Dealing deadly cancers a knockout punch
May 10, 2007 - 3:59:37 AM
New scientific evidence is helping to build a compelling case for oncolytic viruses as a first-line and adjunctive treatment for many cancers.
Reovirus, a non-pathogenic virus under development at Calgary, Alberta-based Oncolytics Biotech, has shown powerful anti-cancer activity against cultured tumor cells, in animal models, and in human clinical trials. Oncolytics' proprietary reovirus formulation, Reolysin®, is active against numerous cancers, including intractable sarcomas and melanomas.
Recent studies also indicate that Reolysin works synergistically with standard anti-cancer drugs, providing significantly stronger responses than either agent alone.
In addition, other studies completed in the past year have shown Reolysin has the ability to prime patients' immune systems against their particular cancer, leading to additional cancer cell killing. It is through this second inflammatory mechanism that researchers hope Reolysin will bring about long-term remissions of once-untreatable cancers.
At the Fourth International Conference on Oncolytic Viruses as Cancer Therapeutics in March 2007 in Scottsdale, Arizona, several presentations focused on reovirus efficacy alone or in combination with standard chemotherapies.
In one study, investigators examined the tumor-killing ability of reovirus plus cisplatin, a standard chemotherapy agent, in a mouse melanoma model that included both cultured cells and live animals. The results of the preclinical study showed that the combination of reovirus and cisplatin was significantly more effective than cisplatin or reovirus alone at killing melanoma cancer cells in a mouse model. The investigators intend to explore the mechanism of this promising synergistic action in further detail in future preclinical work.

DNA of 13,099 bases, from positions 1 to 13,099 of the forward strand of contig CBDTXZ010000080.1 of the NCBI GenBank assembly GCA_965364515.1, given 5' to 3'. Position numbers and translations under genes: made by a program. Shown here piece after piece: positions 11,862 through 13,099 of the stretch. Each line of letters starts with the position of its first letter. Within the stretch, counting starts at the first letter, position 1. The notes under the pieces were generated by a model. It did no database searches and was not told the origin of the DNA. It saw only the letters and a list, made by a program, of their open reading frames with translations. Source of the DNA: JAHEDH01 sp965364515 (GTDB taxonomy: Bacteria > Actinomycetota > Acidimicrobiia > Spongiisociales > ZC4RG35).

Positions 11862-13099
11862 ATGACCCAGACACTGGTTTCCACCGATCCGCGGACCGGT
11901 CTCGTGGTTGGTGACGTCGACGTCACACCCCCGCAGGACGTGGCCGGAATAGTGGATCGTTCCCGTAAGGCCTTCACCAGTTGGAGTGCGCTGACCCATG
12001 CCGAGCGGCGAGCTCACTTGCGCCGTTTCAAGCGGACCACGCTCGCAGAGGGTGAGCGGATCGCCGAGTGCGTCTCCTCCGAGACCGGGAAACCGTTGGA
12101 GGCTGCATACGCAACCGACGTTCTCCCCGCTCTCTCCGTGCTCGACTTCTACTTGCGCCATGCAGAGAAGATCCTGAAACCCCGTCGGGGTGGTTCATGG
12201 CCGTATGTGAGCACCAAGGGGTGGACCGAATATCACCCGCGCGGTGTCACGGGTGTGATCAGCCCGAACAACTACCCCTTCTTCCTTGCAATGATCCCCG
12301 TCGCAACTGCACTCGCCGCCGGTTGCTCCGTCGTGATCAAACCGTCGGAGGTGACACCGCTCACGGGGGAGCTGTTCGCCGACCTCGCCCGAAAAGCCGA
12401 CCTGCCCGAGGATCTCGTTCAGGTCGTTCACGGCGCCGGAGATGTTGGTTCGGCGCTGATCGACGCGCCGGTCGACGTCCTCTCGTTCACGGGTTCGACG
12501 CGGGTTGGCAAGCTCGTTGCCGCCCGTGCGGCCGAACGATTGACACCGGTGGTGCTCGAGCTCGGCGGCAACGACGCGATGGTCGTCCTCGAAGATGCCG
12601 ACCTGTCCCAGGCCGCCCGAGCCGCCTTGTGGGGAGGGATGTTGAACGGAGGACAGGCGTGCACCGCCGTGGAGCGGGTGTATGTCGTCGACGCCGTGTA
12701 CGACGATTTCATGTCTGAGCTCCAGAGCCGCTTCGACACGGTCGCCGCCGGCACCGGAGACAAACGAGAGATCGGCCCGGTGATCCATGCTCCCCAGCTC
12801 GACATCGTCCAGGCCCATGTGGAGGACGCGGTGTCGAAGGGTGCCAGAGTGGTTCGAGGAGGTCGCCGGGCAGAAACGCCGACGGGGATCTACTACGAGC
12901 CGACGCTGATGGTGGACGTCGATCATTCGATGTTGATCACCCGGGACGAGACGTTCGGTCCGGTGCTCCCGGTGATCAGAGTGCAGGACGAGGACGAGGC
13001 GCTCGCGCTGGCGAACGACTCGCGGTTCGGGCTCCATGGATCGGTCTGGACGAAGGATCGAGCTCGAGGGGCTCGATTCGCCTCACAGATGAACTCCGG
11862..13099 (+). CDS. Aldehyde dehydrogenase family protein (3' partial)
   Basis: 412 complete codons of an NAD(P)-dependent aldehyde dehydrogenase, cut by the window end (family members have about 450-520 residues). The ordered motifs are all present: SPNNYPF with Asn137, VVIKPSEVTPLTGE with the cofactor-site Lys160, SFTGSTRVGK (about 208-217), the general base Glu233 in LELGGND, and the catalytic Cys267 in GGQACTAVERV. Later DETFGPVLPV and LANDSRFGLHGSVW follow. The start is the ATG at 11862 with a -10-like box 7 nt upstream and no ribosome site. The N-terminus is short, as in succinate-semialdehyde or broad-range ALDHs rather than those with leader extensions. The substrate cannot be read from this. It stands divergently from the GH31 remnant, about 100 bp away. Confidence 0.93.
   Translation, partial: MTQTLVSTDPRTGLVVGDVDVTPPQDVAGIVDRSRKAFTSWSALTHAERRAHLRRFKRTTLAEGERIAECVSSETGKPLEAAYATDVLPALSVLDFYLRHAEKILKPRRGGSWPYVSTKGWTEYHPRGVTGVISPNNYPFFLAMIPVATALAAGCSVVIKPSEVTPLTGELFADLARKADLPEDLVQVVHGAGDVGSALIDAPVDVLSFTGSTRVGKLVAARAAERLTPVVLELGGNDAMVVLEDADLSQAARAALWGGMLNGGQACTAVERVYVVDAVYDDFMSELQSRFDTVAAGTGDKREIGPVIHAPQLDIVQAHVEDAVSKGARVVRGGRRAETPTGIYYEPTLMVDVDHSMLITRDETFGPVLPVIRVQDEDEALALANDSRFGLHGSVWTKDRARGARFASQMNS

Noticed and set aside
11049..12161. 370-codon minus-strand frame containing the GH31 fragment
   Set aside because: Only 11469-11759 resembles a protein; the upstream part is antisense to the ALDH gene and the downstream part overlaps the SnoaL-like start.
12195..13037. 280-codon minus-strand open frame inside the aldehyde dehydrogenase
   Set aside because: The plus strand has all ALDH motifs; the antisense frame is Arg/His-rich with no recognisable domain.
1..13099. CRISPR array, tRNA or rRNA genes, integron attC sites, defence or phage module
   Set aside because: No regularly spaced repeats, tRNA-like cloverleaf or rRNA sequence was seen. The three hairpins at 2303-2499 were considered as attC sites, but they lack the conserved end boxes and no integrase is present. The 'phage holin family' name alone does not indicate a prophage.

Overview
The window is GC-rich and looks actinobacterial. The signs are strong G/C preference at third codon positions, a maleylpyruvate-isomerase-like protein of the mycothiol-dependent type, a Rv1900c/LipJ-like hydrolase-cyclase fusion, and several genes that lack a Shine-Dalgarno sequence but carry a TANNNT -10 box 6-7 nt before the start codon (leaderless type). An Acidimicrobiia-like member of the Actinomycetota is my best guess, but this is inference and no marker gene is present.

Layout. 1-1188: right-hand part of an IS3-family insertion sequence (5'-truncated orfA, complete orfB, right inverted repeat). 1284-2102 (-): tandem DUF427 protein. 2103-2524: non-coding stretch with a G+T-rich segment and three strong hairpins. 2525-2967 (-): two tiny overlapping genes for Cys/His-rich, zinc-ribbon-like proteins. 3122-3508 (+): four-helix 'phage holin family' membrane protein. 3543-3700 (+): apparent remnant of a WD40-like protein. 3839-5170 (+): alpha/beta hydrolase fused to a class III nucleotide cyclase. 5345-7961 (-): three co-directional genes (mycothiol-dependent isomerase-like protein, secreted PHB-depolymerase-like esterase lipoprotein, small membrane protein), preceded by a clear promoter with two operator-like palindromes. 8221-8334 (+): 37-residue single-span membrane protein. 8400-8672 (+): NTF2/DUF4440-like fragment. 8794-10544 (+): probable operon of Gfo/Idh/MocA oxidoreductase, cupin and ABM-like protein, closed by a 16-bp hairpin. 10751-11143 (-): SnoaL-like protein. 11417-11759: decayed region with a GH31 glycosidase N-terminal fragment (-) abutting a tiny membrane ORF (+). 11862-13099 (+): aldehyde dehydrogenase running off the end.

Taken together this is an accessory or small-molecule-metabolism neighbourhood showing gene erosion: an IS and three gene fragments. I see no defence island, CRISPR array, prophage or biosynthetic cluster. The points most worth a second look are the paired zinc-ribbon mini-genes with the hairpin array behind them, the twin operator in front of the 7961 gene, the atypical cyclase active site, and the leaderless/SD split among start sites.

Another presentation at the Arizona conference reported on the use of Reolysin plus the cancer drug cyclophosphamide in an animal model of melanoma. When treated with both agents, test animals experienced enhanced tumor regression compared with either agent alone, and without additional toxicity. Oncolytics has permission from the U.K. regulatory authorities to test Reolysin in three separate human trials in combination with the cancer drugs gemcitabine, paclitaxel/carboplatin and docetaxel.
Perhaps the most exciting findings of Reolysin combination therapy were reported at the American Association for Cancer Research Annual Meeting in April, 2007. In mice transplanted with a human colon cancer, Reolysin plus gemcitabine completely eradicated the tumors in four of five test animals. It is rare to see the virtual elimination of tumours as well as the long-lasting therapeutic effect that was observed in this study.
Combination therapy results for reovirus in animals are particularly encouraging because they suggest that Reolysin can improve the anti-tumor activity of standard chemotherapy agents in advanced cancer patients without causing additional toxicity, said Dr. Karl Mettinger, Chief Medical Officer of Oncolytics.
Physicians often prefer to treat cancer with multiple agents, but toxicity limits these approaches. Since reovirus typically is not pathogenic in humans nor associated with severe toxicity in clinical studies, its co-administration is not expected to increase a treatment's overall toxicity.
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